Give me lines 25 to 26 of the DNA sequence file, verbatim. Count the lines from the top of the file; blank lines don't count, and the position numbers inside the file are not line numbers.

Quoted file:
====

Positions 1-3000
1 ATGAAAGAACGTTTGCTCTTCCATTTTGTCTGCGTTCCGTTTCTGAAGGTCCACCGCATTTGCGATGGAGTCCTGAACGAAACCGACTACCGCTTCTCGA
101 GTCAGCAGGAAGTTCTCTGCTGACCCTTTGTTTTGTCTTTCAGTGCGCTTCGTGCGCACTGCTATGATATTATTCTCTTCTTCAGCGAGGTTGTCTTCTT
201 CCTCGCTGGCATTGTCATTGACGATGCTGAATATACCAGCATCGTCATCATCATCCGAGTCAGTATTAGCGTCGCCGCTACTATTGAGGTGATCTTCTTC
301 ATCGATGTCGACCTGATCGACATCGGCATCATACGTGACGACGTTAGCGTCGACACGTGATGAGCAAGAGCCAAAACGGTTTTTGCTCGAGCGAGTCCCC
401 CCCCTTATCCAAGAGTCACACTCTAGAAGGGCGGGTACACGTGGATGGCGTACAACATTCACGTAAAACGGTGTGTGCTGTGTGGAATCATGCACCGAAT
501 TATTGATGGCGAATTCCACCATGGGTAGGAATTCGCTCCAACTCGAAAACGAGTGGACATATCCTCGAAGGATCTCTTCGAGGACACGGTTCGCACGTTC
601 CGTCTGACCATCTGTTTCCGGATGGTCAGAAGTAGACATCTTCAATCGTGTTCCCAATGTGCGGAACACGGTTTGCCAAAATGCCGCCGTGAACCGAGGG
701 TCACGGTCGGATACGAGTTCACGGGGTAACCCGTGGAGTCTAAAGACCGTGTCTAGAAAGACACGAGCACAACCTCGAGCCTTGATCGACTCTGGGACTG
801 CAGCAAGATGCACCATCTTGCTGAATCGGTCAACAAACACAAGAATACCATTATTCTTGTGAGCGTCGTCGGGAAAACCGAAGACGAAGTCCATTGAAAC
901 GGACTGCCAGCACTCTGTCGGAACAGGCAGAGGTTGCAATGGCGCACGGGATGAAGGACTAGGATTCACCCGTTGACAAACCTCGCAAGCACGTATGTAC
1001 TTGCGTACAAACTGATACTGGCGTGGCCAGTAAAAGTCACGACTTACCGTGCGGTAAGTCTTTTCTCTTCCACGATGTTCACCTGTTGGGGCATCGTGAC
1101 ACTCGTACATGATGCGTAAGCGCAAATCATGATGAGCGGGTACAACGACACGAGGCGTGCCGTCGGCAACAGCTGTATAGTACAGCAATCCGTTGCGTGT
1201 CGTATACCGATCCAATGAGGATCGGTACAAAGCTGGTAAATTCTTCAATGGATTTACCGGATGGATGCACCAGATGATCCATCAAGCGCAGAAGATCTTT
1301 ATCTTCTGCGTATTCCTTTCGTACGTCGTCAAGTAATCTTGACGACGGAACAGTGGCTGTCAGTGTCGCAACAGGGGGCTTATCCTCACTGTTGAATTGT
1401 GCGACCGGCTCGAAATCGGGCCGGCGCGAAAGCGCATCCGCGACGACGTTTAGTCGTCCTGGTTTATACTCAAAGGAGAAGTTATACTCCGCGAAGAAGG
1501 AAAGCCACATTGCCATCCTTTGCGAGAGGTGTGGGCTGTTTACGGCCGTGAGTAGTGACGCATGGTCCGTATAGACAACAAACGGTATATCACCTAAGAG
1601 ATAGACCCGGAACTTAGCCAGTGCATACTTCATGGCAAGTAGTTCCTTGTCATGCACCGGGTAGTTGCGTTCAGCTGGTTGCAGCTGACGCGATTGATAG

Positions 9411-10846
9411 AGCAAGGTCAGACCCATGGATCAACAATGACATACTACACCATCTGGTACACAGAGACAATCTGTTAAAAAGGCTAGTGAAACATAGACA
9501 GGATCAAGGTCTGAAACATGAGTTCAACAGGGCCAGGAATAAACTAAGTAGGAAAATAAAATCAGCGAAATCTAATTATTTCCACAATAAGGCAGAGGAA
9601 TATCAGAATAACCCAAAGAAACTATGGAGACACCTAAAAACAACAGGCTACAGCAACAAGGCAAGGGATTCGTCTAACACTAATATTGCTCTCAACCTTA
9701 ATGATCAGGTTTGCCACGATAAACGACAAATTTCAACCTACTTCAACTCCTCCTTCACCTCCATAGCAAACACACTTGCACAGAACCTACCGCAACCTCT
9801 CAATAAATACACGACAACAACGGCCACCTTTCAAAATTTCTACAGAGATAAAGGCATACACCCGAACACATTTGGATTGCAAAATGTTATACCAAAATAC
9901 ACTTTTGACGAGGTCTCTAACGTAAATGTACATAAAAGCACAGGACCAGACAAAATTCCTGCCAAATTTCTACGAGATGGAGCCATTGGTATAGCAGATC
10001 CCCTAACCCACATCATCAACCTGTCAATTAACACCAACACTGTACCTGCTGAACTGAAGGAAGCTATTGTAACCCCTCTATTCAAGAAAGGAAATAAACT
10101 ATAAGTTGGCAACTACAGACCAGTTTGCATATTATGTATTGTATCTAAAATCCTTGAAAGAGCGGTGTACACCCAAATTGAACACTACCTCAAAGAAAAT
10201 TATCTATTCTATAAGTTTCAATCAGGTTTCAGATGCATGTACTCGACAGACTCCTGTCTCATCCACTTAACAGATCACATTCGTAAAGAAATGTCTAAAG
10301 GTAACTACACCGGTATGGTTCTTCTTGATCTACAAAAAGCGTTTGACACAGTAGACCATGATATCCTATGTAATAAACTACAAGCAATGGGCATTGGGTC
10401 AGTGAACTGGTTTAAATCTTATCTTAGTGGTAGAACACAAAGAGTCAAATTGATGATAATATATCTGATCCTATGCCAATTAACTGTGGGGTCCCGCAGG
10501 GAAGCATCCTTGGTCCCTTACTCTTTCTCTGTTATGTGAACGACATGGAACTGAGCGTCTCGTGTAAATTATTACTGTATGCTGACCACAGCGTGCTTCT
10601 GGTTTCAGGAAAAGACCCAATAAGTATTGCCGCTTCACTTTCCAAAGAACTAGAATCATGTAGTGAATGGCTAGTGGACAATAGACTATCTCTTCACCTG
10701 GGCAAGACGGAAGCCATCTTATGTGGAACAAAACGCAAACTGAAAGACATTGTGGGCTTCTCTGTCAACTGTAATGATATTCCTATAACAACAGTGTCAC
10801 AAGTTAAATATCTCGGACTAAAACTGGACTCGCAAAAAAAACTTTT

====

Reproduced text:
9901 ACTTTTGACGAGGTCTCTAACGTAAATGTACATAAAAGCACAGGACCAGACAAAATTCCTGCCAAATTTCTACGAGATGGAGCCATTGGTATAGCAGATC
10001 CCCTAACCCACATCATCAACCTGTCAATTAACACCAACACTGTACCTGCTGAACTGAAGGAAGCTATTGTAACCCCTCTATTCAAGAAAGGAAATAAACT